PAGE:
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Edexcel finally give an answer


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#1 Dan Dyson

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Posted 29 January 2003 - 09:13 PM

I have been trying to get a definitive answer about whether students should have access to mark schemes for the courseworks or not for some time. Several discussion threads here seem to have different schools implementing different interpretation of the rules.

My Question to EdExcel was quite simple - "Can they be given the mark schemes or is it a breach of the rules?"

Here is the "definitive" answer:

"I am writing in response to your call log query xxxxxx regarding GCSE
History coursework. The coursework assignments are still on the website (you
have to access using the field in the top right hand corner of the subject
page).

[B]We would advise against centres giving candidates the mark schemes for the
assignments as candidates are unlikely to comprehend the indicative nature
of the mark schemes and also fully understand the assessment objectives.
Access to the mark schemes is therefore likely to be counterproductive for
many candidates.
[/
B]

Advice to candidates should be presented in the form of explanation of what
information different types of stimulus questions are trying to elicit, in
terms that candidates understand, alongside the taught element of the units.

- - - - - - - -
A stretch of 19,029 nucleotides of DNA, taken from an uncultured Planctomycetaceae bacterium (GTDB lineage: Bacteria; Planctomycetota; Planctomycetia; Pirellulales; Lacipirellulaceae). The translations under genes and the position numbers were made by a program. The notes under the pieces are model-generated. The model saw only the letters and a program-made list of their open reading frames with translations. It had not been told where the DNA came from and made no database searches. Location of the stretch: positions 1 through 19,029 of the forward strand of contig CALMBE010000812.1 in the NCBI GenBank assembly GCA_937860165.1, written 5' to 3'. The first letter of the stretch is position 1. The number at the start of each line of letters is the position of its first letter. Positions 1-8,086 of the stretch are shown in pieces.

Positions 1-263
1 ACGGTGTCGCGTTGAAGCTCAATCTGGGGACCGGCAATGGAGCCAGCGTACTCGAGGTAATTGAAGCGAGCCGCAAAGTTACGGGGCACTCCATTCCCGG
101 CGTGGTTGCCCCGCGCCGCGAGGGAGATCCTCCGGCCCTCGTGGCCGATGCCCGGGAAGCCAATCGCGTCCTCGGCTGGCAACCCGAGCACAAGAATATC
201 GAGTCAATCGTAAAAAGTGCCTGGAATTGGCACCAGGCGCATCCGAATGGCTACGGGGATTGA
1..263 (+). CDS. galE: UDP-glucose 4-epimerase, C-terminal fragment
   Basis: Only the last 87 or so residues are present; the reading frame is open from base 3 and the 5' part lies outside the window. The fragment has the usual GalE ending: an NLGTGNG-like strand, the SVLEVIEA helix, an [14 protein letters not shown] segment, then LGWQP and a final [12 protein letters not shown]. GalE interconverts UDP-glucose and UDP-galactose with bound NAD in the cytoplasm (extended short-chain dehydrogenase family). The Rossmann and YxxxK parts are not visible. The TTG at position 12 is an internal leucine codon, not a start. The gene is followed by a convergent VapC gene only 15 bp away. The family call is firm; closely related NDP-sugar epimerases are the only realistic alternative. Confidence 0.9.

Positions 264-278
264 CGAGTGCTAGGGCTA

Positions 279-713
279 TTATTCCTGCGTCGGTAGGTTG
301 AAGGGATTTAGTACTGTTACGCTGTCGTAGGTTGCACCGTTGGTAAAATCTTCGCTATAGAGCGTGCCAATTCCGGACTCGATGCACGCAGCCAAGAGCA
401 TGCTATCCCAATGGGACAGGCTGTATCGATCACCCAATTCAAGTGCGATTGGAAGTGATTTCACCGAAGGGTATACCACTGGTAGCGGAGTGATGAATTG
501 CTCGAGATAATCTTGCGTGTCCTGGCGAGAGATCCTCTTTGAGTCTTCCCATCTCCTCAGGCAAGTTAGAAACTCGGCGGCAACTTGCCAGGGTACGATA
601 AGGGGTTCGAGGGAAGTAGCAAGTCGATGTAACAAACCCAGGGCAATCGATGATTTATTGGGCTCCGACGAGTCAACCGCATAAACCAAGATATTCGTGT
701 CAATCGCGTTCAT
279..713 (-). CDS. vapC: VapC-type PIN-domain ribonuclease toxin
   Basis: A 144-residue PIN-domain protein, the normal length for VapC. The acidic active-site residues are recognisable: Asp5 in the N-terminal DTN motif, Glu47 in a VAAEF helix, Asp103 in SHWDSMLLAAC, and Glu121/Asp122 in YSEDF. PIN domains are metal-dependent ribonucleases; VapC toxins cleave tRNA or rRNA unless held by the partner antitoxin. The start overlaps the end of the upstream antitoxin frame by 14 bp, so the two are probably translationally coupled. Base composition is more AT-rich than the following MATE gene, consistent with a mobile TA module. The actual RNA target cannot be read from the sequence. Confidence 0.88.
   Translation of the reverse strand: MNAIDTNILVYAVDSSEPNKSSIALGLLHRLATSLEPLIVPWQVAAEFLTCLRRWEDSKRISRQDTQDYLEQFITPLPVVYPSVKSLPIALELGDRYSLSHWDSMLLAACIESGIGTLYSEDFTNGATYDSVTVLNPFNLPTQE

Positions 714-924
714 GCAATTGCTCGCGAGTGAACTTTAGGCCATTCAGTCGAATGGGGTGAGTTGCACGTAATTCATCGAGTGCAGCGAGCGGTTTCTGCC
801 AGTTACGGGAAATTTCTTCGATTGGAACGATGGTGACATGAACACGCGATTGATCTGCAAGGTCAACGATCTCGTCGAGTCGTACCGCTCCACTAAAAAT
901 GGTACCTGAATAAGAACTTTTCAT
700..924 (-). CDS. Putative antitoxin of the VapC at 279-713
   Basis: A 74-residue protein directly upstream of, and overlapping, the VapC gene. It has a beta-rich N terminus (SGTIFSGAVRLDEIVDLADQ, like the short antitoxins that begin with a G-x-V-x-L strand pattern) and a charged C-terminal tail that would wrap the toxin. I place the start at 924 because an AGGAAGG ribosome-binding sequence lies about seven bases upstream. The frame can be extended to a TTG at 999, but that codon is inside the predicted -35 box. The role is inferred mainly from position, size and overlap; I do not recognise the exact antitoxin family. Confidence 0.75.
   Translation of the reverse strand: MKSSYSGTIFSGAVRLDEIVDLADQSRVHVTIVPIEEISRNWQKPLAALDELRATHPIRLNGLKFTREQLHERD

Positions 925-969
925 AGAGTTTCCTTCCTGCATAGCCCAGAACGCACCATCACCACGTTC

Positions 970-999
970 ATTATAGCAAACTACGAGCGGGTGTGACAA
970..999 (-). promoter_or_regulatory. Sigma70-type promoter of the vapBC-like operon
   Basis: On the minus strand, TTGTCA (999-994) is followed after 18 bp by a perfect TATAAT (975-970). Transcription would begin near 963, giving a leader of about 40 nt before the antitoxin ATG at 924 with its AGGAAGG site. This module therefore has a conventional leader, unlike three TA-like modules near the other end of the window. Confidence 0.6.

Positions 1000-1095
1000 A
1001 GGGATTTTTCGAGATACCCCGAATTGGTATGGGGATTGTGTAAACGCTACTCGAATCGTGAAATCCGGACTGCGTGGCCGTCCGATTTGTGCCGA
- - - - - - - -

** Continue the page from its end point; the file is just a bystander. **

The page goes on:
You may find the material in the teachers guide (unfortunately titled
specification guide) useful to guide you in delivering coursework. Some of
the specimen material in the guide might be adapted for presentation to your
candidates to illustrate substantive points.

This guide is also available from the website, or from our publications
department.

Yours sincerely

Stephen Saunders
Assessment Leader
Operations and Assessment



Well I'm glad that clears that up then ;)

If my interpretation of this is correct - they advise not to give the candidates the mark scheme as it may confuse them.
However its not against the rules.
So you can give it to them without fear of repercussions
Some candidates do find it useful
Teachers can help explain it
Teachers can reproduce the mark scheme in simpler language
:unsure:

Dan D

Edited by Dan Dyson, 29 January 2003 - 09:19 PM.

Beware of the History Teacher,
Cause of many a pupilís sorrow,
Though he drones on about the past
His homework is due in tomorrow!

#2 neil mcdonald

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Posted 29 January 2003 - 09:26 PM

Thats it then I'm going to speak to AQA and see what they say.....shall we have a competition on how similar/different they'll be?
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#3 Dan Dyson

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Posted 29 January 2003 - 09:33 PM

Perhaps a copy of their AQA's reply and Edexcel's reply could then be given to GCSE students to practise coursework. They could compare similarities/differences.
Assess utility of sources to a historian
and for a final sources based question "Should GCSE students be allowed to see the exam board created mark schemes? - discuss" Certainly a damn site harder than "Who was Jack the Ripper?" :zorro:
Dan D